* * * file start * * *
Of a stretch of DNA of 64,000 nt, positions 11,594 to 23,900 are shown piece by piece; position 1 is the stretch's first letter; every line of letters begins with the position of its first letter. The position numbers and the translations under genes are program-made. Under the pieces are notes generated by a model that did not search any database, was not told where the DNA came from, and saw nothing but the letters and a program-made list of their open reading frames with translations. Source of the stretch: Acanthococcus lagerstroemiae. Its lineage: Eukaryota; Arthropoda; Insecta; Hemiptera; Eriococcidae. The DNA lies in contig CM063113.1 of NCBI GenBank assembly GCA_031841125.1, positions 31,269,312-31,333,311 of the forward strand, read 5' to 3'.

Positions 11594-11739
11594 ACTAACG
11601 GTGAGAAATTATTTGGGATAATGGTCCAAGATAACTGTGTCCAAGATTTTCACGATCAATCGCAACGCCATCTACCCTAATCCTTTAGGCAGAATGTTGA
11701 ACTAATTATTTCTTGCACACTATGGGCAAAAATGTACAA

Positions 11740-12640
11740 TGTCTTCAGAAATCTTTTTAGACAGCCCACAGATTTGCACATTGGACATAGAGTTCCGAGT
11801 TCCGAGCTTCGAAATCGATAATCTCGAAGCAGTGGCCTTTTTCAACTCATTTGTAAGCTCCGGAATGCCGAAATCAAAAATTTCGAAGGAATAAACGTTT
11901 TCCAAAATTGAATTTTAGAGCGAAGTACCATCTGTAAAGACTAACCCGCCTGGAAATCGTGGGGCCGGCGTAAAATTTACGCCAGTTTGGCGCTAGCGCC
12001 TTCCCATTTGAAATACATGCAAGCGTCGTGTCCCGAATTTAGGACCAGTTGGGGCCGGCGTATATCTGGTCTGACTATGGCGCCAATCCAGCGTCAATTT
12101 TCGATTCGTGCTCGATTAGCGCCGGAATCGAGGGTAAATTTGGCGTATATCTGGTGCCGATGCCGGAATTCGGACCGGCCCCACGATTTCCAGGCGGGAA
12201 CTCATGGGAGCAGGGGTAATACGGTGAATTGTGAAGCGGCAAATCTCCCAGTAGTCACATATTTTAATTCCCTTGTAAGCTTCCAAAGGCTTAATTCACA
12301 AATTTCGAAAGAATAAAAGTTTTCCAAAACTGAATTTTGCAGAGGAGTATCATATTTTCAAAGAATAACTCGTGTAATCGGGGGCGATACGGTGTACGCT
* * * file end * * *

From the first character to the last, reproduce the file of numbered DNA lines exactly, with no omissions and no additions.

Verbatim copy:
Of a stretch of DNA of 64,000 nt, positions 11,594 to 23,900 are shown piece by piece; position 1 is the stretch's first letter; every line of letters begins with the position of its first letter. The position numbers and the translations under genes are program-made. Under the pieces are notes generated by a model that did not search any database, was not told where the DNA came from, and saw nothing but the letters and a program-made list of their open reading frames with translations. Source of the stretch: Acanthococcus lagerstroemiae. Its lineage: Eukaryota; Arthropoda; Insecta; Hemiptera; Eriococcidae. The DNA lies in contig CM063113.1 of NCBI GenBank assembly GCA_031841125.1, positions 31,269,312-31,333,311 of the forward strand, read 5' to 3'.

Positions 11594-11739
11594 ACTAACG
11601 GTGAGAAATTATTTGGGATAATGGTCCAAGATAACTGTGTCCAAGATTTTCACGATCAATCGCAACGCCATCTACCCTAATCCTTTAGGCAGAATGTTGA
11701 ACTAATTATTTCTTGCACACTATGGGCAAAAATGTACAA

Positions 11740-12640
11740 TGTCTTCAGAAATCTTTTTAGACAGCCCACAGATTTGCACATTGGACATAGAGTTCCGAGT
11801 TCCGAGCTTCGAAATCGATAATCTCGAAGCAGTGGCCTTTTTCAACTCATTTGTAAGCTCCGGAATGCCGAAATCAAAAATTTCGAAGGAATAAACGTTT
11901 TCCAAAATTGAATTTTAGAGCGAAGTACCATCTGTAAAGACTAACCCGCCTGGAAATCGTGGGGCCGGCGTAAAATTTACGCCAGTTTGGCGCTAGCGCC
12001 TTCCCATTTGAAATACATGCAAGCGTCGTGTCCCGAATTTAGGACCAGTTGGGGCCGGCGTATATCTGGTCTGACTATGGCGCCAATCCAGCGTCAATTT
12101 TCGATTCGTGCTCGATTAGCGCCGGAATCGAGGGTAAATTTGGCGTATATCTGGTGCCGATGCCGGAATTCGGACCGGCCCCACGATTTCCAGGCGGGAA
12201 CTCATGGGAGCAGGGGTAATACGGTGAATTGTGAAGCGGCAAATCTCCCAGTAGTCACATATTTTAATTCCCTTGTAAGCTTCCAAAGGCTTAATTCACA
12301 AATTTCGAAAGAATAAAAGTTTTCCAAAACTGAATTTTGCAGAGGAGTATCATATTTTCAAAGAATAACTCGTGTAATCGGGGGCGATACGGTGTACGCT